Background: Physical activity has been recommended for the prevention and even treatment of osteoporosis
because it potentially can increase bone mass and strength during childhood and adolescence and reduce the risk of falling
in older populations. However, few reports have systematically investigated the effect of physical activity on bone in men
and women of different ages.
Purpose: The goal of this study was to review the literature relating to the effect of physical activity on bone mineral
density in men and women of various ages.
Method: This review systematically evaluates the evidence for the effect of physical activity on bone mineral density.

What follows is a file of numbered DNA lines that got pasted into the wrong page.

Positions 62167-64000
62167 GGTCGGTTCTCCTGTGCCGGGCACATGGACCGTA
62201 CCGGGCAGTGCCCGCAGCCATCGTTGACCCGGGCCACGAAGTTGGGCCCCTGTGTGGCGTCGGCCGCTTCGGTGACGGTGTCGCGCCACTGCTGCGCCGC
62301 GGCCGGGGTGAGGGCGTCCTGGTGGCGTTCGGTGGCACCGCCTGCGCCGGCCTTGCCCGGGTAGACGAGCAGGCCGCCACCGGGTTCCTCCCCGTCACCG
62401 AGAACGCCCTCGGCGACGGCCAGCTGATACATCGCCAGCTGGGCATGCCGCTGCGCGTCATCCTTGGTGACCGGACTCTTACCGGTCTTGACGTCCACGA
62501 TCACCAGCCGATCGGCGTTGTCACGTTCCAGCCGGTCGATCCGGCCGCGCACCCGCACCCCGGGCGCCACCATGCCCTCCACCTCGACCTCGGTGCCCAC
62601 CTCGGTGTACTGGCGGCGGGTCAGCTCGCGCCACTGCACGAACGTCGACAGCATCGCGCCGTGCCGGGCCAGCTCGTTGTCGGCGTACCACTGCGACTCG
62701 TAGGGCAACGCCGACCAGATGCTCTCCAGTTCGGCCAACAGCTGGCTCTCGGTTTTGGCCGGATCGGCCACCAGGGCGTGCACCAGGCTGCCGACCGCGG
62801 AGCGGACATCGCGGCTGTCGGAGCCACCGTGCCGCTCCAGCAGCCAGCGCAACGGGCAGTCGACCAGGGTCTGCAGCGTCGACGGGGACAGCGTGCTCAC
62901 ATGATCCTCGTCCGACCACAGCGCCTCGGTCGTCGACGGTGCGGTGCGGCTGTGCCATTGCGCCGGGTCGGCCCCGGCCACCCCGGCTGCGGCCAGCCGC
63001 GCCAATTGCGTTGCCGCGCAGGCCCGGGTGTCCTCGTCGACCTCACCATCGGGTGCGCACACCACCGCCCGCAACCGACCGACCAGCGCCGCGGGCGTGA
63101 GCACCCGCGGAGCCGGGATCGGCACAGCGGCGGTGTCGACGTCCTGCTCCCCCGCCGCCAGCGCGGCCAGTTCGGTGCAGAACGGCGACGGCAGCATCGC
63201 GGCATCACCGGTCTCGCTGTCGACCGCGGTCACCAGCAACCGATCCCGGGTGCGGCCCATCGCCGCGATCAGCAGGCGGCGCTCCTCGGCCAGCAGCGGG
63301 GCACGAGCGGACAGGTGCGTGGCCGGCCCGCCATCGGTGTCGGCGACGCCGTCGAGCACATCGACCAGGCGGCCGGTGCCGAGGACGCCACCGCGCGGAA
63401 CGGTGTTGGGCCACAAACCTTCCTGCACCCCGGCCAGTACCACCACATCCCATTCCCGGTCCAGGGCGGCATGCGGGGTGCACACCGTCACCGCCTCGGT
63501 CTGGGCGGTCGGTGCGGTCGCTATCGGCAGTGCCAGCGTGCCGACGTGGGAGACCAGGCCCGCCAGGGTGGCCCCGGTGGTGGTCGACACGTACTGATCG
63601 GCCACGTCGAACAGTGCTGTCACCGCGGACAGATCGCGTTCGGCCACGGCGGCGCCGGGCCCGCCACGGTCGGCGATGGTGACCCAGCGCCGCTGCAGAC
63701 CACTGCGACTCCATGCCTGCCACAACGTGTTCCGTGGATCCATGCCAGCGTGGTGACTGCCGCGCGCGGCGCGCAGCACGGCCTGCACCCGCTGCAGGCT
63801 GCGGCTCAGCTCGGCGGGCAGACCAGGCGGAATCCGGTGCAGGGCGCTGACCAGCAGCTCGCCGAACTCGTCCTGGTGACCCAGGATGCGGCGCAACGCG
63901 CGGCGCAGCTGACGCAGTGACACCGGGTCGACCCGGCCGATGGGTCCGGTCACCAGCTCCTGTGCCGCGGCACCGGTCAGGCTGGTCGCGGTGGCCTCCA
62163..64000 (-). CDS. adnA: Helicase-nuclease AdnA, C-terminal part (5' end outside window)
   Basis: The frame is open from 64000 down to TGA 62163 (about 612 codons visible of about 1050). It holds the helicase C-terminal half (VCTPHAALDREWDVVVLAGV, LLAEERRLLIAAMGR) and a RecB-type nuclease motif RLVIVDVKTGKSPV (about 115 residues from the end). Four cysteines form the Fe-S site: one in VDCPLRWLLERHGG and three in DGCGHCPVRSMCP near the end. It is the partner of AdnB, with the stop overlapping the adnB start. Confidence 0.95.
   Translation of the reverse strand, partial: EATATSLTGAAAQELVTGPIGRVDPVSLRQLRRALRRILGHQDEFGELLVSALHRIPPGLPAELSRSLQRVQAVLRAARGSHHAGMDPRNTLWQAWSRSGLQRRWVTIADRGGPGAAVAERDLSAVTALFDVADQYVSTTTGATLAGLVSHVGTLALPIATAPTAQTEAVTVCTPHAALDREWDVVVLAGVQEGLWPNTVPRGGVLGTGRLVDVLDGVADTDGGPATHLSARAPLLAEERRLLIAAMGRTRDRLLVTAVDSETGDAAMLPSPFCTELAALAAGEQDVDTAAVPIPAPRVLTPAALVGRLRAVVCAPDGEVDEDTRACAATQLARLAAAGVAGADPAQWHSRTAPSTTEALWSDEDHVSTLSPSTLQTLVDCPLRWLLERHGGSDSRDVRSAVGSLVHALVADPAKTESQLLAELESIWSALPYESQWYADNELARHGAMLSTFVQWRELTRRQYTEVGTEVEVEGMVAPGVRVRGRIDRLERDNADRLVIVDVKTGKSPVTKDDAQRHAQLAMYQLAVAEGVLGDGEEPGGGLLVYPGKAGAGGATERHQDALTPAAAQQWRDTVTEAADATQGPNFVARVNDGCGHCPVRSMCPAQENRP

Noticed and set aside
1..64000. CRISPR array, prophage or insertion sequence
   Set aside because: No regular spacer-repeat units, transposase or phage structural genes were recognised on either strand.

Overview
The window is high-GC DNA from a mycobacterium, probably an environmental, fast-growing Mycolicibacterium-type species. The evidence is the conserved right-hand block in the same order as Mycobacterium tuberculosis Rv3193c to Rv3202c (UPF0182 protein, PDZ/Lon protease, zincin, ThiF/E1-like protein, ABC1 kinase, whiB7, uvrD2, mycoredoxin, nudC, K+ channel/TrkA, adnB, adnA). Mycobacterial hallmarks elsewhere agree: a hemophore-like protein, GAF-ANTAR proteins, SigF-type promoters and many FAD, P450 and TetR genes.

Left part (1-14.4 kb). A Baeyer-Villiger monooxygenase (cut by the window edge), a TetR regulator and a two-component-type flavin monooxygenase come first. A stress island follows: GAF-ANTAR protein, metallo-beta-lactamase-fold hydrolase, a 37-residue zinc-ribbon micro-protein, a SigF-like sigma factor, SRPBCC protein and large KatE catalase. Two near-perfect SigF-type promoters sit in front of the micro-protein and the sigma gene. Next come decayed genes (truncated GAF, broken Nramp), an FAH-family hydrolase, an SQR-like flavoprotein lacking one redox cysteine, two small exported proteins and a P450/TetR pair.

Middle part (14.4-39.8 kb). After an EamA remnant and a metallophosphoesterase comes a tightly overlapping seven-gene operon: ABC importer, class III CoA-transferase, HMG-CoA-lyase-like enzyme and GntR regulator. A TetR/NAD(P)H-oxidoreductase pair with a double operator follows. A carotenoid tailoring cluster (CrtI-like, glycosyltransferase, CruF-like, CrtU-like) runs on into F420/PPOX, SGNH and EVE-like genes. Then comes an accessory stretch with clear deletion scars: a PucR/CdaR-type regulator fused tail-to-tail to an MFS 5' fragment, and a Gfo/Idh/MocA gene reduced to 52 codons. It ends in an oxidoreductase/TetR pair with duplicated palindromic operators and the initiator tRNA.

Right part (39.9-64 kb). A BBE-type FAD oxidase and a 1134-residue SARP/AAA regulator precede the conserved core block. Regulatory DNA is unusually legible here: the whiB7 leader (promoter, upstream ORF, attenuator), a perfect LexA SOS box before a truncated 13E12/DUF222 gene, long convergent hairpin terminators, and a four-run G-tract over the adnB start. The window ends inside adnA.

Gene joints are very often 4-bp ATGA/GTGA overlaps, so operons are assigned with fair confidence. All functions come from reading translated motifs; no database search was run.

Cochrane and Medline databases were searched for relevant articles, and the selected articles were evaluated.
Results: The review found evidence to support the effectiveness of weight bearing physical activity on bone accrual
during childhood and adolescence. The effect of weight bearing physical activity was site-specific. In contrast, the role of
physical activity in adulthood is primarily geared toward maintaining bone mineral density. The evidence for a protective
effect of physical activity on bone is not as solid as that for younger individuals.
Conclusions: The effect of weight bearing physical activity is seen in sites that are exposed to loading. There also seems
to be a continuous adaptive response in bone to loading. Additional randomized, controlled studies are needed to evaluate
the effect of physical activity in the elderly.